In the latest twist to the ongoing and very public row over whether or not celebrities should be able to obtain so-called “Superinjunctions” to restrain the press from reporting on details of their private lives, a Twitter User has apparently posted details of the parties involved in six superinjunctions over the course of the weekend.
The Twitter Account “@injunctionsuper” was set up in the name of “Billy Jones” on 8 May and has only posted six updates, but is already being followed by nearly 23,000 people. Some of the celebrities named, including socialite Jemima Khan, who is alleged to have obtained a superinjunction to stop details of her affair with a well-known TV presenter going public, have already gone on record to deny having obtained the Court Order, but this doesn’t appear to be doing anything to stop the online rumour mill.
Superinjunctions have never been far away from the news over the last few weeks even though they have had to fight for headlines with coverage of the Royal Wedding and the death of Osama Bin Laden.
Andrew Marr was the most recent public figure to admit that he had obtained a “Superinjunction” in 2008 to protect his family’s privacy by suppressing reports of his affair with a fellow journalist, and Twitter has been flooded with rumours after glamour model and Celebrity Big Brother winner Imogen Thomas won the right in the High Court to protect the anonymity of a premier league footballer with whom she was alleged to have had an affair. Many members of the Twitterati already have a very good idea of who he is, and @injunctionsuper claims to have removed all doubt over the course of the past 24 hours.
These cases, along with David Cameron’s recent public “unease” over Judges creating “a sort of privacy law whereas what ought to happen in a parliamentary democracy is Parliament, which you elect and put there, should decide how much protection do we want for individuals and how much freedom of the press and the rest of it” and the recent decision by Mr. Justice Eady in OPQ v BJM that saw him issue a “Contra Mundum” injunction enforceable worldwide and in perpetuity to prevent the publication of ‘intimate photographs’ of a married public figure after a woman tried to sell them for a ‘large sum of money’ have reignited debate over how far the UK’s developing privacy law should be able to restrict freedom of the press.
There are, as always, two sides to this argument – on the one hand, celebrities are increasingly turning to the law of privacy to suppress negative coverage, severely limiting the freedom of the press and depriving the public of information about which they may feel they have a ‘right to know.’
On the other, the press are also increasingly running stories which have nothing to do with ‘the public interest’ to fill column inches in an environment where the Press Complaints Commission is seen as largely powerless to take any real action to compensate a victim once a controversial story has been run. The recent “phone hacking” scandal and public apology from News International for their unlawful surveillance of several high-profile figures has shown how far the press may be willing to go to obtain a scoop.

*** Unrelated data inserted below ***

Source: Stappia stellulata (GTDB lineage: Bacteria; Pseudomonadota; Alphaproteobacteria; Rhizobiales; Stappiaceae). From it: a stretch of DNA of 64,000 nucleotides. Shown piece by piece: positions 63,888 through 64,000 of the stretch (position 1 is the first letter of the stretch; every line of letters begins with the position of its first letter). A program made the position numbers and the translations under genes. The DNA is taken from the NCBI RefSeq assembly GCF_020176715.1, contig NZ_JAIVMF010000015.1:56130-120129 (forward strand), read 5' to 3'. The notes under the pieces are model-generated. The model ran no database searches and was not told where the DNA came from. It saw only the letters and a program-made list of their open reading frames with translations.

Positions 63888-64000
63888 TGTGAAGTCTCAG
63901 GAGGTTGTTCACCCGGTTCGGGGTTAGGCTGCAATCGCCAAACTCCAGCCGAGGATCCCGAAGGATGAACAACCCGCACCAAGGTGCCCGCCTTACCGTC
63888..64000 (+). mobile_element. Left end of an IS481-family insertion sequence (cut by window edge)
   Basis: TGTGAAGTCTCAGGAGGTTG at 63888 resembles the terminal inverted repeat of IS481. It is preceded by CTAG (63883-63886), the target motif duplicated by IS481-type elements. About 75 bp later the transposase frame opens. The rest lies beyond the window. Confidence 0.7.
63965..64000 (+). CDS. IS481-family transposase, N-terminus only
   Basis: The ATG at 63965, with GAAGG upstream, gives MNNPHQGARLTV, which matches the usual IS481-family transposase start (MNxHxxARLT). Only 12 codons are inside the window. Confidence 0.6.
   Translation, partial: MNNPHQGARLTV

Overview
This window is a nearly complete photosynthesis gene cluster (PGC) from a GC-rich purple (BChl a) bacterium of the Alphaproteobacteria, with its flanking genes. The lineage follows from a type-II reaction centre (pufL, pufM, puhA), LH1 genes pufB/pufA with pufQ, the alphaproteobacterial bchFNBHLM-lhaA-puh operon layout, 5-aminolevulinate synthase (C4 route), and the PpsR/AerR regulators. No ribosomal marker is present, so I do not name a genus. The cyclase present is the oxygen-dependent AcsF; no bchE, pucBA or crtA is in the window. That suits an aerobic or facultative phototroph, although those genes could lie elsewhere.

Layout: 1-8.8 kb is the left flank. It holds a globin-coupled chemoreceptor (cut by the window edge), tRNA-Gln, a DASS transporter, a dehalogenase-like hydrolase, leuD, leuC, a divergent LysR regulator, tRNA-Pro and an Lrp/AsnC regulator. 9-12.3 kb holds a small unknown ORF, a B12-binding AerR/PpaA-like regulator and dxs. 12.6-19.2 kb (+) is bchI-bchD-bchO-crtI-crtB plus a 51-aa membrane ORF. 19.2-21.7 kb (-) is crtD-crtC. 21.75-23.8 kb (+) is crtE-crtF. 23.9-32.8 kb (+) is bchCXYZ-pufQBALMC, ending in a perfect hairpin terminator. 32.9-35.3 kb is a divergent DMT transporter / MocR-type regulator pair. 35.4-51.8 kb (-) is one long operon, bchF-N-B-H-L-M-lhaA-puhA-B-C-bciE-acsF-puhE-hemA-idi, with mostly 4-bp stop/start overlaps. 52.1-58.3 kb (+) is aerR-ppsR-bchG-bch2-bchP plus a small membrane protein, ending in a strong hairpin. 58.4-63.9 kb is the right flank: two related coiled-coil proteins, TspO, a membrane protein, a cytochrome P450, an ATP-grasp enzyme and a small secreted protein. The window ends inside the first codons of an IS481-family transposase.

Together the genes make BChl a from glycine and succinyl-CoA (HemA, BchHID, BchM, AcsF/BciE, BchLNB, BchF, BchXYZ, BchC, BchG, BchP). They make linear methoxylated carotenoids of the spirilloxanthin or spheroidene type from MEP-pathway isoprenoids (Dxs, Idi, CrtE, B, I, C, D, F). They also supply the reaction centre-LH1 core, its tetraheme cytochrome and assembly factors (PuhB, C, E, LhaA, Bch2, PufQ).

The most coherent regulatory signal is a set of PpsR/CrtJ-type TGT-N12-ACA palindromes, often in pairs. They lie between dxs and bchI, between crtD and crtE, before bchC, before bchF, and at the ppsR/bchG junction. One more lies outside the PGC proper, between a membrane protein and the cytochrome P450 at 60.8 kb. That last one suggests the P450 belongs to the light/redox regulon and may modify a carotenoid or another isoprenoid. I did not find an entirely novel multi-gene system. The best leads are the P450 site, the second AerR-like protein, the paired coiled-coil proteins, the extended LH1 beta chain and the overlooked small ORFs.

Privacy law reached its high watermark (so far) in the now-infamous battle between Max Mosley and the News of the World in 2008 over allegations of Mosley’s involvement in a ‘Nazi orgy’ and the leaking of a video of the event online. Mosley was successful, winning damages of around £60,000 and setting out the basic ‘road map’ to the new approach to privacy law following the coming into force of the Human Rights Act in 2000.
The Human Rights Act brought the European Convention on Human Rights into English law and requires the court to take its provisions into account wherever possible. In privacy cases, the court must consider whether or not there was a ‘reasonable expectation of privacy’ in the information in question which can be protected by the Claimant’s Article 8 right to respect for private and family life (dependent in many cases upon whether or not the Claimant courted publicity) and then perform a ‘balancing act’ with the Press’ Article 10 right to freedom of expression.
The most important consideration in this balancing act is usually whether or not the information in question can be justifiably disclosed in the public interest. This does not cover information which is simply ‘interesting to the public’ and in Mosley’s case Justice Eady made the point that a publication which reveals sensitive information for the sake of ‘titillation’ or satisfying public curiosity can never be justified. In his opinion, ‘the sex life of any individual is essentially their own business.’
Even when freedom of expression sees the balancing act come down in the press’ favour, for example to expose illegal activity, to avoid the public being misled or to contribute to a genuine public debate, his will not allow the publication of ‘every gory detail’ and in particular, stories involving the sex lives of those in the public eye will normally be much harder to justify.
Nevertheless, the start of 2010 saw then-England captain John Terry at the centre of the privacy law debate after obtaining a ‘superinjunction’ banning any reporting of his alleged extramarital affair with lingerie model Vanessa Perroncel as well as any reference to the fact that the injunction itself even existed. The decision in Terry’s case came amidst increasing criticism of what was described as a ‘back door privacy law,’ and the ‘superinjunction’ was overturned after Mr. Justice Tugendhat found it to be unnecessary – the information which it covered was already relatively widely known within the sport, and in his opinion, Terry applied for the injunction more to protect his commercial interests and sponsorship deals rather than his private life.